Today I am linking up with Sweet Sweet Primary for our book study of Michael Matera's book Explore Like a Pirate. Join us each Tuesday as we share our takeaways from this book that is all about engaging your students.If you missed my previous posts you can find them here:
Matera says that this chapter is a treasure chest full of mechanics ideas and he isn't lying! It is packed with so much info about the mechanics of game play that can be used in the classroom. Because the chapter is so long, I have decided to only share a few of the mechanics with you, but there are so much more!
The author warns that not every student will be motivated by every game mechanic. As discussed in chapter 5 with Player Types, he reminds us that individuals are motivated in different ways. He also reminds us that we don't have to do everything at once. He suggests picking and choosing only two or three mechanics to start with at the beginning.
Experience Points (XP)
The first mechanic he introduces is experience points which is a unit of measurement in many role-playing games. Players start the game with little or no Experience Points, and as they proceed through the game they earn more points, and often powerful upgrades.
Matera says that Experience Points can be a wonderful addition to the game, but when used alone, are often useless. In Matera's class, students earn Experience Points by completing Extra Credit Assignments, and or designated days in class.
He uses three leader boards to track points: individual, house, and group. He says that this pushes students to help each other to ensure that everyone is contributing to the team score. I really like this idea of teamwork.
Levels are another mechanic of gaming. Levels indicate the players' position or rank. It can also be used to refer to a player's current stage in the game.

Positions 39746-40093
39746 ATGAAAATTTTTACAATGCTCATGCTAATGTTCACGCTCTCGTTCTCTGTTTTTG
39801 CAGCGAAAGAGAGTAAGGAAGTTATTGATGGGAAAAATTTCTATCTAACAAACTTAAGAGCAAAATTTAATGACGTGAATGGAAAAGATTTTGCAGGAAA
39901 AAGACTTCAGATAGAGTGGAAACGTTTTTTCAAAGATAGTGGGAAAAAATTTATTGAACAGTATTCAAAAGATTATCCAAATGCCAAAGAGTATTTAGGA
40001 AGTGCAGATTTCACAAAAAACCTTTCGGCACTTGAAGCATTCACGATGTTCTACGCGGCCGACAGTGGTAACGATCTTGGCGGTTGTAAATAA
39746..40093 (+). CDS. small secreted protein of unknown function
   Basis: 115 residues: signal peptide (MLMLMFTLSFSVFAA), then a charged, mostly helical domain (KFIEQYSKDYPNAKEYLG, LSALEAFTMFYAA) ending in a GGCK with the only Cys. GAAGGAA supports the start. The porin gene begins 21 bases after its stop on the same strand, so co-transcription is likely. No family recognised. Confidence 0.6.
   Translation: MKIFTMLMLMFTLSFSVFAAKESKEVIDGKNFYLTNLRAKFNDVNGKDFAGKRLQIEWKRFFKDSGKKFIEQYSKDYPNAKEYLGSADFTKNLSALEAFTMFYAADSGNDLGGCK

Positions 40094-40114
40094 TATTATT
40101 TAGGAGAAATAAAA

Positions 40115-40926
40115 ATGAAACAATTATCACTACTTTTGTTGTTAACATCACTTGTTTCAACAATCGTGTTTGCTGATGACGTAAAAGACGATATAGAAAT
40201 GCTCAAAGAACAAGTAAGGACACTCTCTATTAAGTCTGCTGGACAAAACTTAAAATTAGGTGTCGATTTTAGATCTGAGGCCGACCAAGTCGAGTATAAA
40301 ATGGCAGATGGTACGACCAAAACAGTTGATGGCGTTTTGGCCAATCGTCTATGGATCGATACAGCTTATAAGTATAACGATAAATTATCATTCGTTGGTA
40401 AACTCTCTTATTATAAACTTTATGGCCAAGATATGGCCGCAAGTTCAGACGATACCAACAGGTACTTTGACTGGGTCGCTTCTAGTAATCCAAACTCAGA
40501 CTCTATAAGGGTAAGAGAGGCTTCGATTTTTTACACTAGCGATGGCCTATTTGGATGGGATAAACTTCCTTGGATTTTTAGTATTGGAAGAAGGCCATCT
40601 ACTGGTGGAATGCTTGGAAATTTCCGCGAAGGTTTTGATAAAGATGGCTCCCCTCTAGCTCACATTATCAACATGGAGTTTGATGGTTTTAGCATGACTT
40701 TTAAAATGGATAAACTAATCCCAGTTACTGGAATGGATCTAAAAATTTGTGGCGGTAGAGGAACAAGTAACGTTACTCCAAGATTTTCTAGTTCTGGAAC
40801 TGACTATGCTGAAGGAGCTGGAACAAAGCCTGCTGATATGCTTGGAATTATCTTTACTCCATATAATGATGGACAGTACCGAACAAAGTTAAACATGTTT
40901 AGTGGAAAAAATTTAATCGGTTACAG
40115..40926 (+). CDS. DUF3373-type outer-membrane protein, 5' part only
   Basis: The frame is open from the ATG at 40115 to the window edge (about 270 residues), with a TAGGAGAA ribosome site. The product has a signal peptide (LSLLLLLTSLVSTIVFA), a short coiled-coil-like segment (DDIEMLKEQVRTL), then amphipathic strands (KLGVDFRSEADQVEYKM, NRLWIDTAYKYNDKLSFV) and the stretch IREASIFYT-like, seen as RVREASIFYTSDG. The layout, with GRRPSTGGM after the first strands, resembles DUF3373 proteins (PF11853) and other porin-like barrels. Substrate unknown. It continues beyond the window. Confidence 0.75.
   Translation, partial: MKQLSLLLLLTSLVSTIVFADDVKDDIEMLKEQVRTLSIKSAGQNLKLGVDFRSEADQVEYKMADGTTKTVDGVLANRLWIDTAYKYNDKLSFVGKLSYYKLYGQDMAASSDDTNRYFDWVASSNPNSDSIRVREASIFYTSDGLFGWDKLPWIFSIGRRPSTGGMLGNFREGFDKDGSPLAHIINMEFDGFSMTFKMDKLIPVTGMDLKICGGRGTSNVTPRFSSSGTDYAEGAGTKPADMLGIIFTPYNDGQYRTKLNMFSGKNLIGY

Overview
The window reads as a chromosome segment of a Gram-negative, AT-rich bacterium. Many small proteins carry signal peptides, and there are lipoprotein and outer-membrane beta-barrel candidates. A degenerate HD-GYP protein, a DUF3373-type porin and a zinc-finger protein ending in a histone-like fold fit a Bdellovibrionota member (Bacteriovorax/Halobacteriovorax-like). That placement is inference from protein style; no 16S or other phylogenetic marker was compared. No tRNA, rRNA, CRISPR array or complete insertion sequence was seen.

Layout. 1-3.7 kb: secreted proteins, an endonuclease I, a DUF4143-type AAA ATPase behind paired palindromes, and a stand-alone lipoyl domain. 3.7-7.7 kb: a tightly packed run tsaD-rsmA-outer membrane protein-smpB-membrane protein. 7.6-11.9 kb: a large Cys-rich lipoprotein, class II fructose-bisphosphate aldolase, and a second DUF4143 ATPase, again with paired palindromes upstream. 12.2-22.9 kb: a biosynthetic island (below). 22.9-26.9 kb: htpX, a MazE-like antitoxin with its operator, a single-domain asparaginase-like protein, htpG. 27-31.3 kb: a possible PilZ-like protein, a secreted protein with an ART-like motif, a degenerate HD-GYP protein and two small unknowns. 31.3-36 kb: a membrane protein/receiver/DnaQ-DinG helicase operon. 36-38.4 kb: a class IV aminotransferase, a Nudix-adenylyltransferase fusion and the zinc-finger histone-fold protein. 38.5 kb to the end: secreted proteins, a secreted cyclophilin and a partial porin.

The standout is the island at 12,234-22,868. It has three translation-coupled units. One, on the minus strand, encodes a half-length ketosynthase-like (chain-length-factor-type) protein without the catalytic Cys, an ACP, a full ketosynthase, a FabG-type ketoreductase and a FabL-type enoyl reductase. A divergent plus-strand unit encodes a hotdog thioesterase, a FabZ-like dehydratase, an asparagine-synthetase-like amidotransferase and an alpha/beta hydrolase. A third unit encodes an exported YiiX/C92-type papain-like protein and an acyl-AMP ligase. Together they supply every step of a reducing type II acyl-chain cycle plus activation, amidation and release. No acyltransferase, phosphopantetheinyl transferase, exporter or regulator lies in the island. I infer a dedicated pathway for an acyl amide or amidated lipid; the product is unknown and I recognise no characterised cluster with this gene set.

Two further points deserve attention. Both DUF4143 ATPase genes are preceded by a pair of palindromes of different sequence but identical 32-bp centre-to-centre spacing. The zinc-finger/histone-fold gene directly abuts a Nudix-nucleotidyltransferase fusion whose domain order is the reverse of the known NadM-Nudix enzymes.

As previously stated, the Leader boards are used to show the standings for players or groups. Matera says that he uses leader boards to display a ton of information. He says that they provide game data necessary for players to make strategic decisions. Students are motivated by their ranking and work to stay at or near the top.
I have seen evidence of this motivation both in my classroom via Kicking' It Math, and with Marzano Scales, but also in conversations with students about games they play at home.
Matera says that this is just a fancy term for groups. He places his students in guilds and only changes them four or five times a year. He says that in real life we don't get to choose our own teammates, and they don't change daily or weekly. He also believes that this helps them learn how to work together long term.
He often determines group placement randomly (but he gives a few additional ideas). He does this by having students select a card, and depending on the suit they draw, that is the team they are in.
This mechanic is how you get players into your game, and how you familiarize them with the possibilities withing the game.
Matera tells his students that they are on an adventure while he displays a picture of a castle on a screen with epic music playing in the background. He then launches them in their first house challenge.
I LOVE this idea!
He gives one student a sealed letter with cryptic instructions inside. Together, they need to figure out this message and unlock its mystery. He says there are a series of clues, and students have to look up information in their textbooks and on the web to figure out the message. When they finally do, they are led to open a Google Form where they enter their team information and first see the Leader Board.
Achievements are anything that are unlocked through game play. They are often badges or items that might relate to the game's theme. They can also be used to demonstrate mastery.
As I said before, this chapter is just jam packed with ideas and mechanics. I am really excited to see this in action, especially in seeing the new Pokemon-Go craze!